Review: The Perfection

The Perfection

7 out of 10

About all that’s missing from director and co-writer Richard Shepard’s gleefully nasty revenge thriller The Perfection are cackling, wisecracking appearances from The Cryptkeeper at the beginning and end of the film as bookends, and that’s not necessarily a bad thing. A pulpy, nasty, but entertaining piece of business, The Perfection keeps pulling the rug out from under the viewer in a bid to keep things as snappy (and knowingly ludicrous) as possible, stopping just short of wearing out its welcome and devolving into flat out silliness. It’s less like a Twilight Zone story, and more like something out of Tales from the Crypt or Creepshow. It’s fun, and it has something to say, but The Perfection at its best when delivering chills, one liners, or a 40-car highway pileup worth of twists and swerves.

Charlotte Willmore (Allison Williams) was a prodigy and rising star in the classical music world at the age of 14, but as an adult, she’s a burnt out shell of her former self. Charlotte, a cellist, was forced to leave her mentor (Steven Weber) and the prestigious Boston conservatory she had been attending when her mother took ill. A decade later and following her mother’s passing, Charlotte makes it a point to track down her former teacher and his new star pupil, Elizabeth Wells (Logan Browning), when they make an appearance in Shanghai, where they’re scouting for potential new students. Charlotte gets back into her mentor’s good graces and forms a fast, friendly, and romantic bond with Lizzie, who’s grateful to have someone to talk to about the burn out she’s starting to experience. Lizzie begs Charlotte to stick around while she takes a brief, off the grid vacation through the Chinese countryside, and that’s when The Perfection starts to become impossible to talk about without spoiling anything.

Shepard (who directed Williams on several episodes of Girls, but also made the films Dom Hemingway and The Matador) makes The Perfection into both an accessible parable about female empowerment for the post-Weinstein era and one of those thrillers that has a new, game changing twist every fifteen minutes or so. All of the characters in The Perfection are hiding darker secrets, and no one is being entirely honest about their ultimate goals. Most of this is pretty easy to figure out as soon as the first of Shepard and co-writers Eric C. Charmelo and Nicole Snyder’s twists fall into place (via one of those satisfying, yet cliched movie moments where everything rewinds so the viewer can see how the trick was pulled). The Perfection is a film that cycles through settings and tones without losing a feel for its overall malevolent and borderline anarchistic sensibilities. It’s all kind of silly and unsubtle (especially when it comes to dropping visual clues), but also undoubtedly satisfying, especially when the blood starts flowing and all the characters’ cards are on the table.

The Perfection is well in line with Shepard’s other feature directorial efforts. It’s a fast paced story broken up into chapters, crammed with black humour and smash cuts, and enamoured with its own reveals and production design, which marries old school class and charm with flashes of surrealism. The only main difference with The Perfection is that Shepard’s other films weren’t outright thrillers, and he proves to be a better director of nasty potboilers than he is at pulling off semi-respectable middlebrow fare. For once in his career, The Perfection feels like the work of a filmmaker who’s taken the gloves off, and while it’s hardly meant to be taken seriously, Shepard has wrapped his potentially disreputable genre film in a potent message about the things artists tend to put up with or allow in the pursuit of success that could be causing them great psychological damage. Whiplash, this ain’t, but The Perfection certainly has greater things on its mind than cheap and easy thrills.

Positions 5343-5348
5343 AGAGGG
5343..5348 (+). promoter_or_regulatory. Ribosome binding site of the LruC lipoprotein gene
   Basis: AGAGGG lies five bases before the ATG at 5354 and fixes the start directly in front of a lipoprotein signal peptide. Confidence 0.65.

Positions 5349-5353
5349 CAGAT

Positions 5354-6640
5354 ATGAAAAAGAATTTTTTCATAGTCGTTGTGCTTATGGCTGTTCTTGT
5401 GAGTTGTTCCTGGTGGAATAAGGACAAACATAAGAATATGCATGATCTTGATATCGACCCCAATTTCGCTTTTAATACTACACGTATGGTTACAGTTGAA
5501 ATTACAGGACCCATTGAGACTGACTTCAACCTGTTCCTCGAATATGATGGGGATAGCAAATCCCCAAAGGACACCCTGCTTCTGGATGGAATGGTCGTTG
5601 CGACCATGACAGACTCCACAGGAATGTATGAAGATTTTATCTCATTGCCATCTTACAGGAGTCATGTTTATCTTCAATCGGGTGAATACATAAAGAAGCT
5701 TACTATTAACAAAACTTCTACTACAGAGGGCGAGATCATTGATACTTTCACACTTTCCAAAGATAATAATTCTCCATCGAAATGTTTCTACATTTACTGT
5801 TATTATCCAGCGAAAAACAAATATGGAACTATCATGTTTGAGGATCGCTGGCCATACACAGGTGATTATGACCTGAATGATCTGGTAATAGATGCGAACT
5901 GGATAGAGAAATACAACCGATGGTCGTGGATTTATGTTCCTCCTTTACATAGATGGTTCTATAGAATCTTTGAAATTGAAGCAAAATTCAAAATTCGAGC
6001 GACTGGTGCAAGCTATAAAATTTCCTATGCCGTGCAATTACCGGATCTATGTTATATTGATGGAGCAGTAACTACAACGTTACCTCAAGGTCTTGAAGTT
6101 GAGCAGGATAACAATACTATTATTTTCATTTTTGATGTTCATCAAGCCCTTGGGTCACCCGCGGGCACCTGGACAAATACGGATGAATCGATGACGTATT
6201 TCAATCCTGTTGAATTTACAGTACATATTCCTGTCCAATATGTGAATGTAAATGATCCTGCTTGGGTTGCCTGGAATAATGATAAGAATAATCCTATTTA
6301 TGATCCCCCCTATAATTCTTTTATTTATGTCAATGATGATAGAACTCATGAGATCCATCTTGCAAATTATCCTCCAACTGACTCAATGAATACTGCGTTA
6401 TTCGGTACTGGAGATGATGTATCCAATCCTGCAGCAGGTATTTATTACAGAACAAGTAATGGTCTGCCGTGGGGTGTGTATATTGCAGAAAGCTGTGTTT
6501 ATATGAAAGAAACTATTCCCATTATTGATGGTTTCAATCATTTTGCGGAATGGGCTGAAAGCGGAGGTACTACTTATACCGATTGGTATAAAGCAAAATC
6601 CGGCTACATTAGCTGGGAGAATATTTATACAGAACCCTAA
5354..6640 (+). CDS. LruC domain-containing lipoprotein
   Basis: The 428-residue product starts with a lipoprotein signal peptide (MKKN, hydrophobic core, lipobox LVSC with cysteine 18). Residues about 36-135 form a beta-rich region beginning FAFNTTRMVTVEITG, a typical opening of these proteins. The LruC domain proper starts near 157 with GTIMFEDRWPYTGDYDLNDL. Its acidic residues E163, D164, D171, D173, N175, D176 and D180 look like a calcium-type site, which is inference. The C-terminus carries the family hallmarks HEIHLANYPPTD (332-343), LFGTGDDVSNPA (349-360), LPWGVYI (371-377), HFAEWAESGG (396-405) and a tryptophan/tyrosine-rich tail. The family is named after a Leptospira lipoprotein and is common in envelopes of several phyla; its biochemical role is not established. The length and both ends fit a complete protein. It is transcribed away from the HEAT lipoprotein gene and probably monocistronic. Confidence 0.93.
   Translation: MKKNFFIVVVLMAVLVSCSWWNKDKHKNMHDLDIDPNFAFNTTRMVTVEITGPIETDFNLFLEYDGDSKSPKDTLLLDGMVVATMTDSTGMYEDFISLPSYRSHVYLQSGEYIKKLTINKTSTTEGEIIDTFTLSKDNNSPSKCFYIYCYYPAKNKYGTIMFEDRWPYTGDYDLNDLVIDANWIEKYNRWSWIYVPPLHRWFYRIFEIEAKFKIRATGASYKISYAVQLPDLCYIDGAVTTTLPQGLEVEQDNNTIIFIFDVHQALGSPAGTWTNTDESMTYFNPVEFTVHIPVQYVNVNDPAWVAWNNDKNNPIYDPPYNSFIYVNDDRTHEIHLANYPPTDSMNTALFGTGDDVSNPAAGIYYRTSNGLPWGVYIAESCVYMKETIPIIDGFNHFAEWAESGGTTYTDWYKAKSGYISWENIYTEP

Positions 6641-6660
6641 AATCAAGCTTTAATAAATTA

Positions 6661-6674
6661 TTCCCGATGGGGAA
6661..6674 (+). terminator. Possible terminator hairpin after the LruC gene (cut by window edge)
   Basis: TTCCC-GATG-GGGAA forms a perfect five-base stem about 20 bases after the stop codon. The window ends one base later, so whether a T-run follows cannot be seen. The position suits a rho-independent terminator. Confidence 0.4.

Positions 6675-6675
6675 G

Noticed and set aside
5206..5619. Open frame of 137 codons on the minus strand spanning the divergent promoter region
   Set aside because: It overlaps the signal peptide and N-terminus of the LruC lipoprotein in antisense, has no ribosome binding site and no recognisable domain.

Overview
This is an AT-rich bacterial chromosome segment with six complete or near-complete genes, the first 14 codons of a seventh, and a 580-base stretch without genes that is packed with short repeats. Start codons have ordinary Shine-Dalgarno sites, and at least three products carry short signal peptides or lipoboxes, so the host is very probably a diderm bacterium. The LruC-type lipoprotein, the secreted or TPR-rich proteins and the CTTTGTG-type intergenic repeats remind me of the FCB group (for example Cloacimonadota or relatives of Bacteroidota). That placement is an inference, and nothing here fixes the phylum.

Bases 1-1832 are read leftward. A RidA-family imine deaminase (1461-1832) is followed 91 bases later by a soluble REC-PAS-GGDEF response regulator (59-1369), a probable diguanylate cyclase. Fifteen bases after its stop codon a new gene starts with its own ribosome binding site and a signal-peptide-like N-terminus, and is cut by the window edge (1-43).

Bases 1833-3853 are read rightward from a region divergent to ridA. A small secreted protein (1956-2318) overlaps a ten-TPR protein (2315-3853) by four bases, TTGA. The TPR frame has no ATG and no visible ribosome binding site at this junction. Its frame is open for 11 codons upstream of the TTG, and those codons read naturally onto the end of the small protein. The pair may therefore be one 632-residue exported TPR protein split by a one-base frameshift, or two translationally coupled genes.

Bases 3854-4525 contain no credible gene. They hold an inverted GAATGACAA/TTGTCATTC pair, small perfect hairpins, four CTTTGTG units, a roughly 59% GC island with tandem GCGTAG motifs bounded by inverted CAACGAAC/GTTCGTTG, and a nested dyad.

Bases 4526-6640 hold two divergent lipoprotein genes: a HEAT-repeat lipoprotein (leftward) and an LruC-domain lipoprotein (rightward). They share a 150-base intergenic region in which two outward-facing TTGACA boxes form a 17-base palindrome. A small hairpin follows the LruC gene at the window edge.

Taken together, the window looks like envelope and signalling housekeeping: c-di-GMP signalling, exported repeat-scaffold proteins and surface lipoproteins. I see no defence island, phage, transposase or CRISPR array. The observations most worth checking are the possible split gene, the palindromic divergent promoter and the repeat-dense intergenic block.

It’s hard to talk about the performances without giving away where The Perfection ultimately heads, but overall Browning acclimates herself slightly better to the material than Williams does. That’s probably because Williams has to juggle the weight of multiple plot twists revolving around her character, while Browning only has to deal with one of them. As the man pulling the strings, Weber is clearly having a blast balancing his character’s highfalutin sensibilities, digging his heels into the kind of role he’s never been afforded before as an actor. They all do a fine job keeping all of Shepard’s plates spinning, but Browning puts in the best and most memorable work here, emerging, like her character, as a true talent on the rise.

The Perfection is a film about people who take their art very seriously, but it won’t ever be mistaken for high art. It’s a refreshingly old school horror flick and morality tale designed to titillate, shock, and deliver a blood soaked message as memorably and entertainingly as possible. It’s not every horror fan’s cup of tea, but it’s certainly a welcome change of pace when compared to its modern day contemporaries. The Perfection is so far from the modern day horror movie standard that’s it’s practically a piece of classical composition in its own right.

The Perfection is available to stream on Netflix starting on Friday, May 24, 2019.

Check out the trailer for The Perfection:

Andrew Parker
Andrew Parker fell in love with film growing up across the street from a movie theatre. He began writing professionally about film at the age of fourteen, and has been following his passions ever since. His writing has been showcased at various online outlets, as well as in The Globe and Mail, BeatRoute, and NOW Magazine. If he's not watching something or reading something, he's probably sleeping.